An interactive future for all

  • June 23, 2014
An interactive future for all

A Gates Cambridge Alumnus has published the first book to address the challenges in developing state-of-the-art interactive technologies for the Indian population.

A Gates Cambridge Alumnus has published the first book to address the challenges in developing state-of-the-art interactive technologies for the Indian population.

Inclusive Human Machine Interaction for India by Pradipta Biswas has been published this month.

It investigates the use of the latest interactive devices (such as eye-tracking and brain-computer interaction) by age-related or physically impaired users and includes a case study which covers the whole life-cycle developing interactive systems.

Pradipta says: “Rapid advancement of interactive technologies during the past two decades has made access to information easier though at the expense of a clear digital divide. There is a generation who grew up with these technologies and another generation who find many modern electronic systems counter-intuitive and have no use for them in their daily lives. This digital divide becomes more prominent in developing countries as state-of-the-art interactive systems were not and are still not affordable to a large number of users.”

The book begins with a foreword from Professor Ashok Jhunjhunwala from the Indian Institute of Technology Madras and investigates problems of middle-aged and elderly users in adopting interactive technologies. It proposes new user interfaces and interaction techniques and discusses state-of-the-art eye-gaze tracking based interaction and its application to everyday computing tasks.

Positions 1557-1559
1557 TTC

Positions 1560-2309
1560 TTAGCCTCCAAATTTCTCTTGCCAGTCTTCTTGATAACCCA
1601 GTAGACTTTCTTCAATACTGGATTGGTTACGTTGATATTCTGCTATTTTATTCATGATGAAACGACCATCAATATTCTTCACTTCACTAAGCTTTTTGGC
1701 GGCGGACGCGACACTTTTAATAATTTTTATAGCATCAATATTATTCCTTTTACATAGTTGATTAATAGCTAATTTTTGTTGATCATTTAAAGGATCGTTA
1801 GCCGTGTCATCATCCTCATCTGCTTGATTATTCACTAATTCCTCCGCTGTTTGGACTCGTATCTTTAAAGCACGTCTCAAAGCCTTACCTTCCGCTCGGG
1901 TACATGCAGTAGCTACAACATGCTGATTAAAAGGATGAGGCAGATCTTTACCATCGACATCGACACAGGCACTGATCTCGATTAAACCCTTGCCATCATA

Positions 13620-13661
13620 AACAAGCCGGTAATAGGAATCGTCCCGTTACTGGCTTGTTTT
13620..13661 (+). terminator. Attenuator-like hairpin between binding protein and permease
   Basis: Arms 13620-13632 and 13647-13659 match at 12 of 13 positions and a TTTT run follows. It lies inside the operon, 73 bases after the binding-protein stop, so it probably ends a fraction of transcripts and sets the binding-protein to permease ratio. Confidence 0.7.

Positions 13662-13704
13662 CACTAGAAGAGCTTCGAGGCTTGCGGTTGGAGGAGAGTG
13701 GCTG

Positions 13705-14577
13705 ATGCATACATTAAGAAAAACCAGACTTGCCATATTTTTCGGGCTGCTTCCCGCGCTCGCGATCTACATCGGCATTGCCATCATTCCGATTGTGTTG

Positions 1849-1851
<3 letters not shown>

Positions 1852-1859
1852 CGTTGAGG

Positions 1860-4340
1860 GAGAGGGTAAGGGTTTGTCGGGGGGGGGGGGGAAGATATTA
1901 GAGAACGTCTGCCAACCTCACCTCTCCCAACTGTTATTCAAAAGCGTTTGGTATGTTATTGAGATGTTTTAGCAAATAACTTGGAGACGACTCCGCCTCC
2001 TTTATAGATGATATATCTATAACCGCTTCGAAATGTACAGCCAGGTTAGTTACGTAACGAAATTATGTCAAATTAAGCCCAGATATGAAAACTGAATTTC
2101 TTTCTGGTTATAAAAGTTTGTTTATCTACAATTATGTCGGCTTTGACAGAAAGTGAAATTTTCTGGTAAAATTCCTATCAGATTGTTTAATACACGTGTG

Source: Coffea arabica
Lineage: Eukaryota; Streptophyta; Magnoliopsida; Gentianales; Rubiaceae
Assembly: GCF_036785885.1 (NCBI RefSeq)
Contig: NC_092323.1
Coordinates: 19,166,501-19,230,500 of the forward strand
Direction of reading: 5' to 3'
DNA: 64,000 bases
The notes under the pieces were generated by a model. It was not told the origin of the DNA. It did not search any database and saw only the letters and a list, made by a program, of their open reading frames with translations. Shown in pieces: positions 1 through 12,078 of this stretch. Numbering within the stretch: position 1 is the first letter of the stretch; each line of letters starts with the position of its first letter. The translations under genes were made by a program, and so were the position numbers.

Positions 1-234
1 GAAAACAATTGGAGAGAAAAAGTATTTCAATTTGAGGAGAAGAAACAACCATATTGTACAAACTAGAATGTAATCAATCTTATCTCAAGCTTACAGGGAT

Pradipta says the technologies presented in his book will not only be relevant for developing countries but will also find useful applications in developed countries.

Pradipta was also lead editor on A multi-modal end-to-end approach to accessible computing, a handbook which aims to help researchers and practitioners make it easier for elderly and disabled people to use interactive services like subtitling and audio cassette versions of books has been edited by a Gates Cambridge alumnus. Since its publication last year, it has been downloaded more than 700 times.

Pradipta [2006], who did a PhD in Computer Science and is currently a Research Fellow at the Wolfson College and Engineering Design Centre, is also the lead inventor of two patent applications in India – one for a user perception-based prediction of graphical user interface and the other for the prediction of modality of interaction with an electronic device based on user impairment.

The patents are about an inclusive user model that helps designers to understand, visualise and measure effect of physical impairment on electronic user interfaces and also helps to personalise user interfaces for people with different range of abilities irrespective of device and application.

This inclusive user modelling system has found applications in a wide variety of EU and Indian systems including a digital TV framework for elderly usersan Alternative and Augmentative Communication Aid for children with learning difficulties, an electronic agricultural advisory system, a weather monitoring system and an emergency warning system.

Picture credit: Techfest – www.techfest.org

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